“In light of all the attention, it’s not enough to remove things with cultural references but also anything that can be perceived by onlookers as a concern,” he said. “We think it’s important to keep this program in our schools and we’re going to do what we can to protect it.”

At Flora Vista Elementary School, those precautions were apparent.

“Spread out, we’re getting ready for some airplane,” Campbell said as the children laid on their mats face down and spread their arms, arching their back and then flopping back down. Later she said: “now push back to downward dog.”

At the end, the children sprawled on their backs to relax like a “pancake” as the lights went off. There were soft giggles. Some wiggled in the dark or fiddled with their socks.

“We’re like melting cheese,” Campbell reminded the students.

Principal Stephanie Casperson said fewer children now come to her office for acting out.

“I have teachers who say before a test now students do yoga to calm themselves so they’re transferring it into the classroom, into their lives,” she said.

During a recent fire drill, 6-year-old Sylvia Lawrence said she folded over into a yoga position under her desk.

“It made the fire drill more fun,” she said.

Maria Walsh, 11, said she was never into other sports.

“It’s just a fun way for me to exercise,” said the freckled, blond-haired girl with a big smile.

Military Battle PTSD With Yoga

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Military Battle PTSD With Yoga

Source: Huffington Post David Wood • December 12, 2012

Yoga For Wounded Marines At a retreat for retiring Marines with combat wounds and PTSD, yoga teacher Annie Okerlin helps them work through pain, stiffness and anxiety and begin to relax. Pentagon-funded studies have shown yoga to be an effective therapy for combat trauma. (David Wood, The Huffington Post)

For a decade, troops returning from war with mental and physical trauma have been dosed with cocktails of numbing drugs and corralled into talk-therapy sessions, often with civilian clinicians who have no experience in combat and its aftereffects.

But alarmingly high suicide rates among veterans, as well as domestic violence, substance abuse and unemployment, suggested to some military doctors, combat commanders and researchers that conventional treatments aren’t always enough.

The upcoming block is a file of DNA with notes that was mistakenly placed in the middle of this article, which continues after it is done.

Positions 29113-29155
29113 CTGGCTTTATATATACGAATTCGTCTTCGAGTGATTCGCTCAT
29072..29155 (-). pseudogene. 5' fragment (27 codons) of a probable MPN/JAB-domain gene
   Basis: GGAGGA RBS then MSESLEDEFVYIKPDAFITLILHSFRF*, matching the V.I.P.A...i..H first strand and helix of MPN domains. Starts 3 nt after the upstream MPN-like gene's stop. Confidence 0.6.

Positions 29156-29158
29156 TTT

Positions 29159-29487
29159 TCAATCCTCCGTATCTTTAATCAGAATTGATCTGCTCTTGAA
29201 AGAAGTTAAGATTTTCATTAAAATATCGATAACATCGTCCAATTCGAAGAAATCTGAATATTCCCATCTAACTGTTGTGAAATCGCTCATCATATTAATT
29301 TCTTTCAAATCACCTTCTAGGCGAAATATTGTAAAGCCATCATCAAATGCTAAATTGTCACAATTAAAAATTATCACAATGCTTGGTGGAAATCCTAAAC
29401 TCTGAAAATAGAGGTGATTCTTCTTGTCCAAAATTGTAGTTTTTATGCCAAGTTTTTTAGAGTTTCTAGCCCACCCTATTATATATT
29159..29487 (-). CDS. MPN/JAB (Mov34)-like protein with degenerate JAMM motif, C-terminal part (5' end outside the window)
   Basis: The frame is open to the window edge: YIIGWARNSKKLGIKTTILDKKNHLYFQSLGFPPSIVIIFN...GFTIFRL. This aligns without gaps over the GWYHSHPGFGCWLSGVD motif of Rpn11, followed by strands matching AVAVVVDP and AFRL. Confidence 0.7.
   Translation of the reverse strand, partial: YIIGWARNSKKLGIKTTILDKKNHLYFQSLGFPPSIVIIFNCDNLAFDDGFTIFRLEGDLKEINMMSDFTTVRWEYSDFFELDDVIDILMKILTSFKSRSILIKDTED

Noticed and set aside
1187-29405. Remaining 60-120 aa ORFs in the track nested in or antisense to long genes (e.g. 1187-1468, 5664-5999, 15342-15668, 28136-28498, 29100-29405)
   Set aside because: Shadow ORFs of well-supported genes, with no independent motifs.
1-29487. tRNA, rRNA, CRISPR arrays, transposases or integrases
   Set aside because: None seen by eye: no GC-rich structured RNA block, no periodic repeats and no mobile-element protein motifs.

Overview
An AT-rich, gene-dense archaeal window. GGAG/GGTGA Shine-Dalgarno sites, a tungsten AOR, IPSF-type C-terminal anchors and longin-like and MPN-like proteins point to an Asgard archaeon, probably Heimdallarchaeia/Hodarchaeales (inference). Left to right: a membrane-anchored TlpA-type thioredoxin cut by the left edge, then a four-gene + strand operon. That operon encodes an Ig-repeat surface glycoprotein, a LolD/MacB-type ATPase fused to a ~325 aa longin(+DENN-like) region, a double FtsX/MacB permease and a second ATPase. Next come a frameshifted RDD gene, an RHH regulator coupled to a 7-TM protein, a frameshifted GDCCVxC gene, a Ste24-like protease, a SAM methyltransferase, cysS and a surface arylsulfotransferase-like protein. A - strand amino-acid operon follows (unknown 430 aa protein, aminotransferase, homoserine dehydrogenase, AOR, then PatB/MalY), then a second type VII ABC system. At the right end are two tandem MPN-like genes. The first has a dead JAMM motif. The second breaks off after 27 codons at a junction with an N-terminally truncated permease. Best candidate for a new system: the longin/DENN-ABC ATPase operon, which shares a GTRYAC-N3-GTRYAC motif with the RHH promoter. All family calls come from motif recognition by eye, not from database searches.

Now, one proven, effective treatment is gaining wide acceptance within hard-core military circles: yoga.

Once dismissed as mere acrobatics with incense, yoga has been found to help ease the pain, stiffness, anger, night terrors, memory lapses, anxiety and depression that often afflict wounded warriors.

“It’s cleansing — I really feel refreshed,” Marine Sgt. Senio Martz said after finishing a recent yoga session.

A stocky 27-year-old, Martz was leading his nine-man squad on a foot patrol through the lush poppy fields and rock outcroppings of the Kajaki district of southern Afghanistan 20 months ago when a roadside bomb knocked him unconscious and killed or wounded the Marines under his command. The blast put an end to his plans for a career in the Marine Corps. It also left him hyper-vigilant, a symptom of post-traumatic stress disorder, and carrying the joint burdens of guilt and shame: As a squad leader, it had been his responsibility to bring his nine Marines home safe.

“It’s a feeling of regret — failure — that really affects me now,” he said. “I didn’t see the signs that could have alerted me to warn them to get away.” He stared at the floor and then looked up with a tight smile. “I go on living where their lives have ended. I can’t help them now.”

Yoga gives him relief from the acute anxiety that forces him to listen to and sight-sweep everything around him, constantly checking the doors and windows, always on alert, poised for danger, with no break. It is hard for him to let go.

“I gotta push myself to try some of these techniques,” he admitted. “But last night after yoga, I had a good sleep. That’s a place I haven’t been in a long, long time.”

Martz’s experience is backed up by reams of scientific studies, including research funded by the Pentagon and the Department of Veterans Affairs. Researchers have demonstrated that trauma-sensitive yoga, which focuses on stretching, breathing techniques and meditation, can help patients regain their inner balance, calming that part of the brain that has become hyper-aroused under severe stress.

Trauma or prolonged stress can cause a malfunction of the parasympathetic nervous system, researchers say. That’s the part of the brain which enables the body to relax, easing pain and even helping unblock digestive systems — often a problem for wounded troops who get high doses of medication and not enough exercise.

In war zones, researchers have found, this parasympathetic nervous system often becomes “frozen” as the body gears up for danger by injecting adrenaline into the bloodstream, causing rapid breathing and pulse and hyper-vigilance — the “fight or flight” response.

That’s good and necessary self-preservation in times of peril that helps keep troops alert and alive. Back home, however, that hyper-vigilance is out of place and can cause insomnia, anxiety and outbursts of anger. Returning warriors with PTSD become dependent on drugs or alcohol “because they have no other way to calm themselves down,” said Dr. Bessel van der Kolk, a clinician and researcher who has studied PTSD since the 1970s.